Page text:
I remember very well one manager in particular gushing about the team performance and wondering aloud how such a miraculous feat could be “scaled.” “It is very much like the legends of people working together out of their garages,” the manager said, “but how can such a thing” he paused briefly to allow the group to understand what came next would be important, “be scaled?”

Before I realized that the question was merely a rhetorical one to introduce us to the new management buzzword “scaling”, I opened my mouth to answer. “Why we just create more garages,” I said. The answer, which I still stand by to this day, was roundly ignored by aforementioned manager and his manager reports and was about as welcome as a tart in a crowded elevator.  What I realized too late was that “scaling” was management’s way of avoiding any action, especially action that might involve hard work and opposition.

So, you might say, scaled agile to the rescue. Not so fast my friend. My amusing anecdote above was all about creating good teams (and creating more good teams). Agile at scale is about creating a good overall system. There is no need to scale agile until you have enough teams doing agile.

Here is the way I like to explain the evolution to scaled agile. Waterfall is inefficient because it tries to optimize individuals at the expense of teams. Good teams have a higher productivity, shorter time to market, higher quality, etc than individuals.  Enter Scrum. Scrum, when done correctly, optimizes teams. This is a huge advance and if your agile evolution ended here, you would have come a very long way.  Nevertheless it frequently happens that we cam optimize teams at the expense of the system. Once we reach this point it is appropriate to look at ” scaling” and how we can optimize the entire system.

To recap – waterfall optimizes individuals at the expense of teams. Scrum optimizes teams at the expense of the system. Scaling is the attempt to optimize the system. My experience (and it may be biased because like Freud I work mainly with the “sick”) is that companies abuse scaling because they either use it as a means to avoid agile or they rush to scaling without first making the tremendously difficult transition to creating effective scrum teams. My advice remains “build more garages.”

The Gang of Four – How Optimization Perseveres

room, lights, black and white

room, lights, black and white

It must be the new year that has me waxing nostalgic again. My last post was of rockstars past and while I was working on that on that one I was also reminded of some others I had a great affection for, a group that I was a part of we called the “Gang of Four”. This was a tongue in cheek nod to the Gang of Four who were authors of a book on design patterns.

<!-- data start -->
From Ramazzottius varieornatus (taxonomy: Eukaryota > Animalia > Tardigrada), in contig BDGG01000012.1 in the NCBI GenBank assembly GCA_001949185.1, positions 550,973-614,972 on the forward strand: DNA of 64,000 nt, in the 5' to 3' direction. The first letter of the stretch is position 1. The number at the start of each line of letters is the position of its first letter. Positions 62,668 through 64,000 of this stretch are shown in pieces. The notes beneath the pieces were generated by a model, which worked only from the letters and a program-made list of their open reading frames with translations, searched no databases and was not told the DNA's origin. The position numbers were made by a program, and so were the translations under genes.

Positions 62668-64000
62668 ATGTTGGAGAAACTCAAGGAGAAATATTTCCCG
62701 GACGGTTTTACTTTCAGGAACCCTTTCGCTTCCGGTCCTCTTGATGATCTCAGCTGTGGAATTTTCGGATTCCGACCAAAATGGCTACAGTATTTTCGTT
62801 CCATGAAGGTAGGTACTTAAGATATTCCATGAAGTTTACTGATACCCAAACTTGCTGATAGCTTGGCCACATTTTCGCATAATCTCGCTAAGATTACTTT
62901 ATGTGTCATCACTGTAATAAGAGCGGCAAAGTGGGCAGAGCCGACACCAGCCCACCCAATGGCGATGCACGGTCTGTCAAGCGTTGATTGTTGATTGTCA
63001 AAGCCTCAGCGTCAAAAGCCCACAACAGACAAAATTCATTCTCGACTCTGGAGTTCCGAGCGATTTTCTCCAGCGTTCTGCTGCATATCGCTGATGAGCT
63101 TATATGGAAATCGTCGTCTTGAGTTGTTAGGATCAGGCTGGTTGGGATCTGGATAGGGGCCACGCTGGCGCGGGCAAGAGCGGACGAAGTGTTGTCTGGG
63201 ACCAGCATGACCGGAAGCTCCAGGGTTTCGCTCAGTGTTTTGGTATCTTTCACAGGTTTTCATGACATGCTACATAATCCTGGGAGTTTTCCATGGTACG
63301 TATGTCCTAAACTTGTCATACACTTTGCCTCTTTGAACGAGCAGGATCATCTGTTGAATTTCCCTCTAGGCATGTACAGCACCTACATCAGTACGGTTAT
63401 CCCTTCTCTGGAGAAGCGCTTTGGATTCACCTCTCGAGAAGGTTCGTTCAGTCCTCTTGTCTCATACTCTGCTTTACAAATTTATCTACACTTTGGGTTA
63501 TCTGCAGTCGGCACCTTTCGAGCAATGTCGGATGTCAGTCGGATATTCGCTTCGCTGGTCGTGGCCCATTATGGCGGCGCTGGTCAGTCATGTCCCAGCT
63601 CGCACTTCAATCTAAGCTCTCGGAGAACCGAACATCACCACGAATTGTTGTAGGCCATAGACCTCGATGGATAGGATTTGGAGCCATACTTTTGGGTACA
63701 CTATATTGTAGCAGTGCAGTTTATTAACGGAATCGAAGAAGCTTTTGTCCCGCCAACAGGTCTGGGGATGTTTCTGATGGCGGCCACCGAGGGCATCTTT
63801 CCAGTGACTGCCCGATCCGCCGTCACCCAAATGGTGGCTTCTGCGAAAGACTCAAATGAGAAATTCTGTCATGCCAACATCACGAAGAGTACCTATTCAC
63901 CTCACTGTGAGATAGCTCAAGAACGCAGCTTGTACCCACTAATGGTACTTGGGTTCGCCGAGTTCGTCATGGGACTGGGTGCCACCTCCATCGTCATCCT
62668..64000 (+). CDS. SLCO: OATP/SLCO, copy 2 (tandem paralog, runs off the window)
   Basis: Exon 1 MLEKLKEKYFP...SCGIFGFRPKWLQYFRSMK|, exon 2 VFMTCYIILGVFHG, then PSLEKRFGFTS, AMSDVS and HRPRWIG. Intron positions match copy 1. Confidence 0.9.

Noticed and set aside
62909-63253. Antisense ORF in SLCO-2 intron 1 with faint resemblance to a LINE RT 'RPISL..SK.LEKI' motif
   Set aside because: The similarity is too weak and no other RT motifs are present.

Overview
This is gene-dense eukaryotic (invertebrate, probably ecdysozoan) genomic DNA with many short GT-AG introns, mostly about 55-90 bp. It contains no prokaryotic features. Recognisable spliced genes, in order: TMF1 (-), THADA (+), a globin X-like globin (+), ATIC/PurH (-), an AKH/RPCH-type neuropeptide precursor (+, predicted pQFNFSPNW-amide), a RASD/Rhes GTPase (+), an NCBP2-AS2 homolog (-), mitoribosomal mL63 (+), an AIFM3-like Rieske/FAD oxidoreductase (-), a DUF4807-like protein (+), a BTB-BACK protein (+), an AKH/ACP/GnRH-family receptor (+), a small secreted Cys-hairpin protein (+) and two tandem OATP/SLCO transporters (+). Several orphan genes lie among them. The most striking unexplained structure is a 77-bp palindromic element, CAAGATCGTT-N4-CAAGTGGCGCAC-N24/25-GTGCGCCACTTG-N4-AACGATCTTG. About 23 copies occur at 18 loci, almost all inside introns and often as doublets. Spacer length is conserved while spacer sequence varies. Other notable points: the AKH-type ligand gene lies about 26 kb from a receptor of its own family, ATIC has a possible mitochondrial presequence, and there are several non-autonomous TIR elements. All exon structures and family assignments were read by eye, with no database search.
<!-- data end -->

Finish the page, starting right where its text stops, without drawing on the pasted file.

The impetus for the Gang of Four was the desire of four agilists to try to do the right things with regards to implementing agile and scrum – to do things that were generally acknowledged as good agile practices but things that were not necessarily politically palatable. In other words, we were something of a clandestine organization. In fact, our meetings, while not in a secret location, were held in a location well off the beaten path – so much so that some of us had to literally walk 15 minutes to get to our meeting room. Over time we added another like-minded individual but kept the original name. Hell, we even had a ironic salute we would give to each other when we would pass in the hall. It was in the company of these wonderfully dedicated people that I spent the most enjoyable time I had on this gig.

What is important and pertinent to this blog is not the nostalgia or shout out to my compadres (though it pleases me to think they might read this and reflect with happiness), but that regardless of your office politics, your cronyism, your brown-nosing, your ladder climbing or your sheer incompetence and general ineptness, there will always (or rather you should hope there to always) be those who will have the uncompromising desire to succeed in spite of your inanity.

Like a tree whose roots will break rocks in order to drink of the water that sustains it, there will be individuals and teams in your company that will persevere against the all odds to do what is right, to do what is best for the company. Seek these out and when you find them give them the environment that they need because if they survive on rocky soil just imagine what they can do on a proper plot of earth.

Long live the Gang of Four.

Managers from Hell and Agile Transformation

larry apke, whiteboard, agile

larry apke, whiteboard, agile

“Here’s something they’ll probably never teach you in business school: The single biggest decision you make in your job — bigger than all of the rest — is who you name manager. When you name the wrong person manager, nothing fixes that bad decision. Not compensation, not benefits — nothing.”